In my early days of using micro 4/3 cameras, I used solely Panasonic Lumix. As APS-C and Full Frame mirrorless began to steal the limelight, I sold all my Panasonic m43 equipment. That was until the Olympus E-M1 MK II. I came across this review and was very impressed by the images. So back in 2017, I bought an EM1.2. The Sync-IS really works as advertised, and with the Olympus 12-100/4 Pro lens, I managed to get 5 secs handheld shot with ease. If I lean against a wall, I could get a even longer exposure handheld. And I love the Olympus lenses. Not a single dud in my arsenal. All the lenses are well built, sharp, contrasty, and lightweight. Here is an image I took with the Olympus EM1.2 with the Panasonic Leica 100-400 lens from Tanzania. Shot in ISO6400
This opens up real new possibilities for photography.
Yes it is a 4/3 sensor, which means high ISO noise is its achilles heel. The problem isn’t so much with the noise/grain, but the color fidelity drops rapidly beyond ISO3200. But sometimes, the camera surprises me with surprisingly good ISO6400 images. To be on the safe side though, I set my max ISO to ISO3200 in my Auto ISO setting.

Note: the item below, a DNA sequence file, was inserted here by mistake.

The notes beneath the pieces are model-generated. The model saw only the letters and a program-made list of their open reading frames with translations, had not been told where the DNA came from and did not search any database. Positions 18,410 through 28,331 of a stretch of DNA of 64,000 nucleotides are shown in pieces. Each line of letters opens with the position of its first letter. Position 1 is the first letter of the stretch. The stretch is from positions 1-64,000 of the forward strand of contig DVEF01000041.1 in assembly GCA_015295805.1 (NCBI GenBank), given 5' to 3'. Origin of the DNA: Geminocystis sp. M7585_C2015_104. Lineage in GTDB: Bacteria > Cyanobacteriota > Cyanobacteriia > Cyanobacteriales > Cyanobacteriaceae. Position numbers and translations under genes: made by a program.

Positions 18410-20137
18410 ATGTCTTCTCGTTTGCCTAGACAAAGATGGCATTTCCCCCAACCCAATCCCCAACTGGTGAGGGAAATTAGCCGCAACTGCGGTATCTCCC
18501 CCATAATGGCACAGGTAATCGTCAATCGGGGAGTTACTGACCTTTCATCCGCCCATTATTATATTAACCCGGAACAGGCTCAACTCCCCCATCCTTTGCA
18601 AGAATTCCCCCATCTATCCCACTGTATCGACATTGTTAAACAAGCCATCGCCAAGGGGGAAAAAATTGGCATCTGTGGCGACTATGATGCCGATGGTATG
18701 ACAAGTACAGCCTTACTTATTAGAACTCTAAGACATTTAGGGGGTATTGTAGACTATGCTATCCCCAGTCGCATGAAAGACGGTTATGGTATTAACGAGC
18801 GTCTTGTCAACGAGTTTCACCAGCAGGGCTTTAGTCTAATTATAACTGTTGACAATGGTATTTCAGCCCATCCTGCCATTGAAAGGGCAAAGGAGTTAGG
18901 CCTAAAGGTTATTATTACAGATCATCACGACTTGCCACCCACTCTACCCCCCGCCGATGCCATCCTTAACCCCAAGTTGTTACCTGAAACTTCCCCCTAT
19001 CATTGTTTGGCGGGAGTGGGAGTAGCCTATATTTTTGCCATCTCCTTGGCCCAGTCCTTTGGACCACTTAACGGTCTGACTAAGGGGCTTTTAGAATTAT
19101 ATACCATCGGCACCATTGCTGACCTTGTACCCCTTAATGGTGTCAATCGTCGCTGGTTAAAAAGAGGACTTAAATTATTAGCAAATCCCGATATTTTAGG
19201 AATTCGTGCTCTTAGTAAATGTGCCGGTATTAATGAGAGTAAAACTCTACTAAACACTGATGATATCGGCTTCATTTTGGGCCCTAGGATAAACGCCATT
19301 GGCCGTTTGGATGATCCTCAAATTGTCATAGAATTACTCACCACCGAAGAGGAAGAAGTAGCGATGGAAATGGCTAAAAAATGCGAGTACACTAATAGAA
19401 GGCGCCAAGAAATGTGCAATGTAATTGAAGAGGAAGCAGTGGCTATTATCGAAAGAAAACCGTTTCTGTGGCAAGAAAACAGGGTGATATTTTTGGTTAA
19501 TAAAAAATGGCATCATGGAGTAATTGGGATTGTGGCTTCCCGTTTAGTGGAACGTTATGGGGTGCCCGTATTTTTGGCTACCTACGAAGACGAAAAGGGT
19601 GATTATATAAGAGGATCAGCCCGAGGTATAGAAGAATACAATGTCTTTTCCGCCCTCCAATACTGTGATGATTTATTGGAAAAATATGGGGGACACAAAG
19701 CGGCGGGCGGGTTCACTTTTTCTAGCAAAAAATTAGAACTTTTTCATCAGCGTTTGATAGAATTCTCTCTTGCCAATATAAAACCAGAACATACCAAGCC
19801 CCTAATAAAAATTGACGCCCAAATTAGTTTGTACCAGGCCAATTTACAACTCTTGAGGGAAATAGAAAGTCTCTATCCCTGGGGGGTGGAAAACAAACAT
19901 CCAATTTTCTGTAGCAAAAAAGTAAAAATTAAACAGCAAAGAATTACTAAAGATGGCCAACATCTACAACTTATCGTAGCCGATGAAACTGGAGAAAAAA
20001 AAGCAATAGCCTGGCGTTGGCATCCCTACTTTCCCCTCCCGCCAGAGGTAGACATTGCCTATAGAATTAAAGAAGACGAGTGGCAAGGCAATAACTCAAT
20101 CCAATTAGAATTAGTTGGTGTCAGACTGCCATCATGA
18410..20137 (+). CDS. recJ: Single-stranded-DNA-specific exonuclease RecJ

A few days ago, after a lot of deliberate leaks, Olympus announced the E-M1X. The Internet went crazy and the endless ridicules immediately piled on. The EM1X is the first mirrorless to come with a built-in vertical grip. The last camera I bought with an integrated grip was the Nikon D3. Integrated grip used to be sensible… My first ‘real’ camera, the Nikon F4s, has a built-in grip but it didn’t really make the camera that much bigger. I really like the F4s grip. I liked the F5 a lot less, and then Nikon released the F6 as DSLR was beginning to take off. I bought one anyway for the sake of understanding that the F6 is likely the last ‘pro’ film camera from Nikon. The F6 has no integrated grip. Lovely.
The EM1X is not for me. I do not need the bulk, nor do I need the ruggedness. And I imagine the EM1X will not be a big seller for Olympus. What I do hope to see, is for Olympus to trickle down the new technologies and algorithms developed for the EM1X down to the EM1.2, extending its competitiveness in the current market.
m43 is hanging on a thread at the moment. The APS-C and Full Frame cameras have certainly stolen the spotlight and have most of the market’s attention. But m43 remains a very sensible platform. But it is tough to market something that is sensible.
In the meantime, APS-C cameras and lenses are shrinking in size. My Leica CL with a Summicron-TL 23mm/2 is somewhat smaller than a Panasonic GX9 with the Panasonic Leica 15mm/1.7. Olympus, what can you do now?!